All of this reminds me how much we are not meant to do life on our own, or,  on our own terms. That our gifts aren’t going to be uncovered, invested, and, nor will they flourish if we don’t start with His voice giving the guiding steps, and don’t engage with others to sharpen and be sharpened. Lastly, it reminds me that healthy growth happens over time, not overnight. That small everyday obedience matters more than any big picture idea. And to have one you need the other.

As I continue to learn to steward the words that weigh on my heart, and continue to pray for opportunities to offer them where needed, I want to share two exhortations:

The first-

You may not be one called to a ministry of words per se. At least not in the specific form of speaking, teaching and writing, like me. But, if you believe in God and follow Jesus as your Savior, then you are called to season your words with His. And that starts with spending time to read and learn His Word. No other endeavour is more worthy of our time and effort, I promise! It’ll keep you coming back for more. And in the process, it will make you a good listener. Which in turn will give you a door to say timely words as the Spirit leads.

The second -

Beginnings are hard. They are also exciting. And they always start small. So whatever you hold in your heart and hope to see flourish, be encouraged and take heart! Small obedience counts for everything. Pray and seek the Lord, spend time with Him, read His Word, and ask for guidance. He will meet you and use your availability to teach you, bless you, and use you for the blessing of others.


[This is part of the “first-draft” series. If you want to know what it is and why I’m doing it you can read about it here.]  

Seeking, Telling, and Dwelling in the Truth


A few weeks ago, I heard a speaker refer to "10% friends." He explained that most of us are willing to talk about 90% of how we are, and that we are willing to receive information about the same things we are willing to share. Topics that hover on the surface of everyday life and are generally safe. It might be a compliment we received on last night’s dinner, our upcoming vacation plans, or the details of a current project at work. This information is framed around content that is comfortable and affirming.

 But the remaining 10%, he explained, is comprised of the hard things we are not willing to share or hear others point out. He said we all need to have, and should aim to be, part of the 10% who speak and seek to hear the Truth. I turned around to my friend and smiling said, "You're welcome, for I am part of your 10%!" We both chuckled.

 My friend and I both acknowledge we need Truth from outside of ourselves to check our own version. Because there is Truth, and there is what we hold as truth. And they are not always the same. We are, after all, finite and fallible. Therefore, we need what is forever and infallible. Those attributes are not found in humanity, but in its Maker and the words recorded for us in the Bible.


Seeking the Truth

 There is something comforting about Truth. While it can be hard at times, it’s also stable. It is not contingent on my own agreement or emotions. What is True is true, with or without me. It does not need my endorsement or my permission to be true. When we lie, or when truth is absent from a situation, it does not cease being itself. It remains, well... Truth.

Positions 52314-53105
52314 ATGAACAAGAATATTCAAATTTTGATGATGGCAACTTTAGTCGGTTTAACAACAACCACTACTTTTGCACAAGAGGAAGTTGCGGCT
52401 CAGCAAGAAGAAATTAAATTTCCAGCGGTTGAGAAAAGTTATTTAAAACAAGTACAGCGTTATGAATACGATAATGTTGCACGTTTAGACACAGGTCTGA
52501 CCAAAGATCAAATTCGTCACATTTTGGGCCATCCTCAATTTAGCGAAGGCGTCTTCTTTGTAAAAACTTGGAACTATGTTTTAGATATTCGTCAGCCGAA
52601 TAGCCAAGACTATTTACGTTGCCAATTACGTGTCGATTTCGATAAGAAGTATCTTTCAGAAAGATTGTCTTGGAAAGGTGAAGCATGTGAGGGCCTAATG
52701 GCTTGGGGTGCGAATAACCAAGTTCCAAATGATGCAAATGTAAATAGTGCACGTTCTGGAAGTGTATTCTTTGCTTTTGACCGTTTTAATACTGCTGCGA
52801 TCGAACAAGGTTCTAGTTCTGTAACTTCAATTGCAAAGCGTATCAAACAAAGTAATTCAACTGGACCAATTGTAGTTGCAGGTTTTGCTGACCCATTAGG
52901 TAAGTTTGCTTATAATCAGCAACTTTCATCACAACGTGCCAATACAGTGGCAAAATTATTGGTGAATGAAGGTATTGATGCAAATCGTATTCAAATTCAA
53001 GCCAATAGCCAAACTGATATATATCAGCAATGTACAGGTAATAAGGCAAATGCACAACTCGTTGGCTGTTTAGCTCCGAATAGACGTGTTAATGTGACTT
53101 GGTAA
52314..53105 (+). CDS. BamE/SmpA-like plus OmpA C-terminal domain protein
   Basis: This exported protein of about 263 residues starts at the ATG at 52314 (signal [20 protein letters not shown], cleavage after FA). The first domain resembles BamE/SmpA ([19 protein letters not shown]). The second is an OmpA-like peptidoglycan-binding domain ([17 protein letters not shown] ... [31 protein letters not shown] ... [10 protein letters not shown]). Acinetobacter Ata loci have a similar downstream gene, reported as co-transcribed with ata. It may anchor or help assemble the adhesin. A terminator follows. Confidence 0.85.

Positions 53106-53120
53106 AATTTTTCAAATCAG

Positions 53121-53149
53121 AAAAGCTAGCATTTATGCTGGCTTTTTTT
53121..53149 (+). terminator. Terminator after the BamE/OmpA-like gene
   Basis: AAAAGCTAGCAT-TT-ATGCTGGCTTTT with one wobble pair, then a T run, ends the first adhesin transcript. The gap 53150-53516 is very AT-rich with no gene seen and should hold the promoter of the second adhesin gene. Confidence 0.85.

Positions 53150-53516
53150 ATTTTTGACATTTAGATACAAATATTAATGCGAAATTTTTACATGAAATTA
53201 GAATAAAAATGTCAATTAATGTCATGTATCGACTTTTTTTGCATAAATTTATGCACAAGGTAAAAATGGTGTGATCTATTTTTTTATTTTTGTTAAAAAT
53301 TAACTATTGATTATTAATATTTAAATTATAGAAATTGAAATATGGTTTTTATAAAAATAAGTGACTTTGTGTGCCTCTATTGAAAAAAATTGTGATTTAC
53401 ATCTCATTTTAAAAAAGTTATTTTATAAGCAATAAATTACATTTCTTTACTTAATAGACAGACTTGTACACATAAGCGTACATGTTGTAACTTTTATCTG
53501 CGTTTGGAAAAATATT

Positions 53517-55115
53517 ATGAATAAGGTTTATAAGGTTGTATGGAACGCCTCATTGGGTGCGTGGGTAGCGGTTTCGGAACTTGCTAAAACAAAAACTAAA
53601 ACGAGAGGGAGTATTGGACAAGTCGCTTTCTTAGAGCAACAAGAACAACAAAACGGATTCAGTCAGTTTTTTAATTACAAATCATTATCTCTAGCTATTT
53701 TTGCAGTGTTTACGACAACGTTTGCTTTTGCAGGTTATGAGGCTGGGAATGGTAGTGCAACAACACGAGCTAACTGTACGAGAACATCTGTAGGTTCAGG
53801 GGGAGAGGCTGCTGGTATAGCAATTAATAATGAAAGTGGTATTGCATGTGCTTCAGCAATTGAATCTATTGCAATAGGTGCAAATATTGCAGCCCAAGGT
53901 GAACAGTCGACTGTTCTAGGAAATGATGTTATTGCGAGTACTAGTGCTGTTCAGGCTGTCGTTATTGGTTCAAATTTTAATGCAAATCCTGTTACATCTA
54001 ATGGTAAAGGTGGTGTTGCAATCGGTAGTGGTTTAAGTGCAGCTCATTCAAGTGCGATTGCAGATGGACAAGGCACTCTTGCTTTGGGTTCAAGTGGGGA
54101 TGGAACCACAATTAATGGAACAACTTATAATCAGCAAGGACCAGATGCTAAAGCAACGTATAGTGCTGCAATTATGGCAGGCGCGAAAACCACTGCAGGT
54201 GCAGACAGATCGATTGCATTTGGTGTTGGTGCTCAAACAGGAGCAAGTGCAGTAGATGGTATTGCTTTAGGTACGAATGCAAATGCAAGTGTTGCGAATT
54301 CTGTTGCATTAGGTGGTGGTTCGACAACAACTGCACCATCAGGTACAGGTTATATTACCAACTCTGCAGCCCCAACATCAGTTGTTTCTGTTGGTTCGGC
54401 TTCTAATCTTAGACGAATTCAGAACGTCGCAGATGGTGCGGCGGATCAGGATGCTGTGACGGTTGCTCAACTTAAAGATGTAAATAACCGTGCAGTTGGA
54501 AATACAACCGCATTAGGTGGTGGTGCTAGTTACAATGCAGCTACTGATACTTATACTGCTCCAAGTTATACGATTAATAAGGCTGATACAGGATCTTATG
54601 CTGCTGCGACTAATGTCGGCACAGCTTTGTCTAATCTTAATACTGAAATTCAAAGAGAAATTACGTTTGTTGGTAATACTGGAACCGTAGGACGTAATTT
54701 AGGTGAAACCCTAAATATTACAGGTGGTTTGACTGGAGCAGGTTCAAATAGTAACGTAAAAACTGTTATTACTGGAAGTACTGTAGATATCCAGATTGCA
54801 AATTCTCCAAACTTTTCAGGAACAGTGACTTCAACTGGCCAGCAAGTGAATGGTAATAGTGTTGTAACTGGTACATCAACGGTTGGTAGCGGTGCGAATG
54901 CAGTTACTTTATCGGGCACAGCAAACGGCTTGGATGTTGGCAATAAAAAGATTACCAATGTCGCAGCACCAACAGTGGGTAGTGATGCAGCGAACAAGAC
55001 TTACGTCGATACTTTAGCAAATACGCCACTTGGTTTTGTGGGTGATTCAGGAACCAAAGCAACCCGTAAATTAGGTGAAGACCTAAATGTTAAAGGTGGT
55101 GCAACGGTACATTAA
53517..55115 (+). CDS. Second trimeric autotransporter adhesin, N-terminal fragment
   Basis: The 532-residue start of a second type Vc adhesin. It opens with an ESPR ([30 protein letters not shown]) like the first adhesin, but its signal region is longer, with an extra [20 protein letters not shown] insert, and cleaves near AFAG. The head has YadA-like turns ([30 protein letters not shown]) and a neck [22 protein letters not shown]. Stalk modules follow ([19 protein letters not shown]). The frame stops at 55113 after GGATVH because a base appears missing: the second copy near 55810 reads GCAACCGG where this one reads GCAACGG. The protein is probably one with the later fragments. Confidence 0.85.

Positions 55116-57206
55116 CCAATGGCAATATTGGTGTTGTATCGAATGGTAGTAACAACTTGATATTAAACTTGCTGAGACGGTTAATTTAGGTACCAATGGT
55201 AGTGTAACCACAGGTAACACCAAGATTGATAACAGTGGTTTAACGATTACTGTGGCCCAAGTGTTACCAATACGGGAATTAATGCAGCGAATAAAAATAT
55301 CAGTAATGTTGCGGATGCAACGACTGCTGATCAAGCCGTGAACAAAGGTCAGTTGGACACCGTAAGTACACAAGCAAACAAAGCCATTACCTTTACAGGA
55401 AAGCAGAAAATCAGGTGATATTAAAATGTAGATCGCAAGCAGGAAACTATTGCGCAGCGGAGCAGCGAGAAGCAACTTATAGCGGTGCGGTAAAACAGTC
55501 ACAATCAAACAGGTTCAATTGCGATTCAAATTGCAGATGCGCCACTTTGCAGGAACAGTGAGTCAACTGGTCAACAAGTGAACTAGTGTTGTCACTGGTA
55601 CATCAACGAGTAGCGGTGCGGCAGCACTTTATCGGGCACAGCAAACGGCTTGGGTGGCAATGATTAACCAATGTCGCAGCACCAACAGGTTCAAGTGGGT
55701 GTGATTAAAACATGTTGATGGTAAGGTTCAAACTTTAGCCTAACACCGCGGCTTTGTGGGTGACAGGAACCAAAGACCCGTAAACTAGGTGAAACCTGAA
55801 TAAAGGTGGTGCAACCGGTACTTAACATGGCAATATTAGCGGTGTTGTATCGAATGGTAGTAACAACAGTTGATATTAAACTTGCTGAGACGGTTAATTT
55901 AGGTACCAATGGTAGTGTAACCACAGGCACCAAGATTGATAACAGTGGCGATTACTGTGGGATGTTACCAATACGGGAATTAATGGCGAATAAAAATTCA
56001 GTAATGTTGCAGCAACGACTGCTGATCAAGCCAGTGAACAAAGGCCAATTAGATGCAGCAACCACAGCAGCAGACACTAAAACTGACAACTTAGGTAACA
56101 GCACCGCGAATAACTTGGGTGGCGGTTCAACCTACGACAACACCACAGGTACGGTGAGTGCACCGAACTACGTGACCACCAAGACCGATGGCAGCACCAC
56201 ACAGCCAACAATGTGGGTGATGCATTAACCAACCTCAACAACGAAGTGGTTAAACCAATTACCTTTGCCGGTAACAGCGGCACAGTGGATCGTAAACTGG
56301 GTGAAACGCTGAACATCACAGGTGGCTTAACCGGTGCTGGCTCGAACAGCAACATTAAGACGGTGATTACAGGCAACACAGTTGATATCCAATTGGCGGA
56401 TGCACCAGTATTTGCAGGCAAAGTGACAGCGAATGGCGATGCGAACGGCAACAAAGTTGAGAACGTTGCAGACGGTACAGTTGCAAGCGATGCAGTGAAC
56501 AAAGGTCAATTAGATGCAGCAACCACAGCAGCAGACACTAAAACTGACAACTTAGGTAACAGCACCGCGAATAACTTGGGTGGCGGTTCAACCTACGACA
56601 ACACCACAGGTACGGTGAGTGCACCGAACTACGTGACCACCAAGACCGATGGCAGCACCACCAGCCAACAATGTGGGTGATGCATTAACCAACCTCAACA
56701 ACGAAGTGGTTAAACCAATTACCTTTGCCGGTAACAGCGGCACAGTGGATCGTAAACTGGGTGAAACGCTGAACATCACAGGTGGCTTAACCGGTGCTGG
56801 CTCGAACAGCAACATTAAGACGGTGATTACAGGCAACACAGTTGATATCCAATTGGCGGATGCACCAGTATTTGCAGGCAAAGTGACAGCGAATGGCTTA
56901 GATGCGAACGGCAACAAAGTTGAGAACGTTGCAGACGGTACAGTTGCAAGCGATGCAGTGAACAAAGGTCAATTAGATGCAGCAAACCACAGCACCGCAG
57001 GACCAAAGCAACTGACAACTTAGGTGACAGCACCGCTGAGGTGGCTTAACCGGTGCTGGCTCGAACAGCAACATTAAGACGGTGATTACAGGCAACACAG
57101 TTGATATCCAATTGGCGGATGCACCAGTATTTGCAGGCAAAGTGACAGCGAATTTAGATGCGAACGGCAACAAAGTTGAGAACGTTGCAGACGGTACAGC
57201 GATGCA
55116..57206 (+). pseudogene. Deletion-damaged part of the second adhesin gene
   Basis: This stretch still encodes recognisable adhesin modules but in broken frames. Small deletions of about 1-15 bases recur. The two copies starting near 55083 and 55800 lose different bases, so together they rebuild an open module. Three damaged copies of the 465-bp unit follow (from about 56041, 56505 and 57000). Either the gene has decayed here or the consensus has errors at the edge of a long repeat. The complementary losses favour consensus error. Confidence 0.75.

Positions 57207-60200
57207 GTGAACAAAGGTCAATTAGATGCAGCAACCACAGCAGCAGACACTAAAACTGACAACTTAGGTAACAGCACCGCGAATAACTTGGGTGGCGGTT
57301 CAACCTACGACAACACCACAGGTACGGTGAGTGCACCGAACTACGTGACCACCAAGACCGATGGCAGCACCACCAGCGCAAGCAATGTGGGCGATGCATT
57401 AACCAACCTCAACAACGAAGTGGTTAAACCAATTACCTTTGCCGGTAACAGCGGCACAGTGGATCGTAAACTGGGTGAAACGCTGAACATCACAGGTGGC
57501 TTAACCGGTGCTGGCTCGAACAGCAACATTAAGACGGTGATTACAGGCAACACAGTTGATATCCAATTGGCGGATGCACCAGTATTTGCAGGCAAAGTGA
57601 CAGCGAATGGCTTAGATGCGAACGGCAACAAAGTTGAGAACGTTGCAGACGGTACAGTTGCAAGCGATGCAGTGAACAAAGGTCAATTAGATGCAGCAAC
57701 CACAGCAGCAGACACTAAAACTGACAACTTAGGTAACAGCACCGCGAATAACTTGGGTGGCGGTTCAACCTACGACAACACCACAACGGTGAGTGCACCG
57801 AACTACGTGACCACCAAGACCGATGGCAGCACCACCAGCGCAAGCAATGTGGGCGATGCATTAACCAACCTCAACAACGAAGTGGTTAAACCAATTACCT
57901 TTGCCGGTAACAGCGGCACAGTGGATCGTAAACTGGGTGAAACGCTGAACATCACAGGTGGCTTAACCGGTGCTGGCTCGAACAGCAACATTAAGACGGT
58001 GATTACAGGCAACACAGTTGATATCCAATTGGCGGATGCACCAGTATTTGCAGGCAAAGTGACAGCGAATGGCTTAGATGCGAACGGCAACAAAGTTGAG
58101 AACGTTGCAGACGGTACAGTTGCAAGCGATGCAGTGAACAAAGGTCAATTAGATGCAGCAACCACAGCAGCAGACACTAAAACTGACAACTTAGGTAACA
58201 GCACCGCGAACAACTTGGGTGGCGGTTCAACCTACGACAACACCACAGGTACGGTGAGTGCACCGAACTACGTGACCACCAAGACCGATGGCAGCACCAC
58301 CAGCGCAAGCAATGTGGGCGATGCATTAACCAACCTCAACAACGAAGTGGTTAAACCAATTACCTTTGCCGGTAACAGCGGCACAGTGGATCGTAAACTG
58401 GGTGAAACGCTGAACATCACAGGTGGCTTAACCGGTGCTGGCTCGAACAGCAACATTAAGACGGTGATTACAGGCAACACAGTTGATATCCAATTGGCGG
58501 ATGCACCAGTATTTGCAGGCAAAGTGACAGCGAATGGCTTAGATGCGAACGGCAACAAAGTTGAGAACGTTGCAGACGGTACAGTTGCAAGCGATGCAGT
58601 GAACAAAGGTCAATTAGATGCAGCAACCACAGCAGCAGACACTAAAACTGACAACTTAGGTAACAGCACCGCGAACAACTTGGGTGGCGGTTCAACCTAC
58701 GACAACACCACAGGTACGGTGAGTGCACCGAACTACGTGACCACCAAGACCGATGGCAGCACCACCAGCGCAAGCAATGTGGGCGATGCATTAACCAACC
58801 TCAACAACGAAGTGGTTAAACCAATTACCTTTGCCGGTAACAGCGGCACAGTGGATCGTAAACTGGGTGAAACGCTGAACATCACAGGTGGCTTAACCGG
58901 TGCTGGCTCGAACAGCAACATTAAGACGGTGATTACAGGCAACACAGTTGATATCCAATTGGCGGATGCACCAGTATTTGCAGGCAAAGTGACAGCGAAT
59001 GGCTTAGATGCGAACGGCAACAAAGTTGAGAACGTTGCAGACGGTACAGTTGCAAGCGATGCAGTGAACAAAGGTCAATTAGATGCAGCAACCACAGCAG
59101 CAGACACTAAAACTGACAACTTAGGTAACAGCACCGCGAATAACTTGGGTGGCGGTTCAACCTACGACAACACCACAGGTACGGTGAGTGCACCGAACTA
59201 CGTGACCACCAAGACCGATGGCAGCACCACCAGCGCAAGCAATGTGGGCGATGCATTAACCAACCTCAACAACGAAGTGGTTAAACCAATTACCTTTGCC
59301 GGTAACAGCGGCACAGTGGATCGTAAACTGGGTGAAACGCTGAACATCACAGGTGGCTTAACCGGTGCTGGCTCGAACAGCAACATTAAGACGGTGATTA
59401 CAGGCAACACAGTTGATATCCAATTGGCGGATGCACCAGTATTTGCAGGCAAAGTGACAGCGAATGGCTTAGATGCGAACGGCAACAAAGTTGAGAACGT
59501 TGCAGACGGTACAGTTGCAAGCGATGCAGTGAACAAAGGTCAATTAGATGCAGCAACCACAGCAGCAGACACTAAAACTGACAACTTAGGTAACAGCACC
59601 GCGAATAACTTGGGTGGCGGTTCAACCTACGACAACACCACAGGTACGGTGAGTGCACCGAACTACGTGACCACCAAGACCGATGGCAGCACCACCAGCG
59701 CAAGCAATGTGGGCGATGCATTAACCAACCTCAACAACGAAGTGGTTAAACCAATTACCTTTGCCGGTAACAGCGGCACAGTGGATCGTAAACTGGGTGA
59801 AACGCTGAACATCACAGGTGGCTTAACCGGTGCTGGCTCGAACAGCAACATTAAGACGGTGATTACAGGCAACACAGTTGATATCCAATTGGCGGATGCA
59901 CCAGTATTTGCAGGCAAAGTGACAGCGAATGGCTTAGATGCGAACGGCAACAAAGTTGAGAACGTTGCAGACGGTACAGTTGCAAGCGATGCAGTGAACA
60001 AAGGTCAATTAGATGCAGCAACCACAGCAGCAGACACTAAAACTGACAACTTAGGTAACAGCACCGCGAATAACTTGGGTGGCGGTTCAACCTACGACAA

Dietrich Bonhoeffer, a German theologian who was martyred by the Nazis, wrote: "No man in the whole world can change the truth. One can only look for the truth, find it and serve it. The truth is in all places." That wording in the last part lingers in my mind, “One can only look for the truth, find it and serve it.” This means we submit to it.

 In a noisy world filled with competing perspectives on everything, whatever our truth is (that is, our go-to uncontested knowledge) will determine much of our emotions and thereby actions. The danger, then, is when we are holding onto our own version of truth. When we do that, we are in essence idolizing a part of ourselves. If the definition comes from our own reasoning, then we are really just serving ourselves.

 For me, this begs the question…

When We Think We Know the Answer, but haven’t understood the Question


Watching Jesus interact with people is the most enlightening and confronting exercise I get from digging in Scripture. And sometimes you don’t have to dig too long before the narrative grabs your heart’s attention like a gentle hand raising your gaze from whatever is eating our minds and holds a mirror to see yourself in light of Truth. This is what I experience reading the first nine verses of John 5.

The apostle John who writes this account situates us right away in an area of Jerusalem where there was a pool called Bethesda. Nearby, we’re told, were many invalids who were blind, paralyzed, or lame. John points out a man who’d been invalid for thirty-eight years. With this information we read the following exchange:

“When Jesus saw him lying there and learned that he had been in this condition for a long time, he asked him,

- “Do you want to get well?” 

 -- Sir,” the invalid replied, “I have no one to help me into the pool when the water is stirred. While I am trying to get in, someone else goes down ahead of me.” (John 5:6-7 NIV)

Jesus asked a yes / no question, which the man replies with a long explanation revealing the reason he thinks he’s not well, while never really answering the question. His words answered a different question altogether than the one asked; why he thought he wasn’t healed yet. I wonder, how often do we do the same?

Jesus asks an obvious question, for to ask a person who has not walked in more than thirty years if he wants to be well is a rhetorical question. Yet he asks it anyway. Why?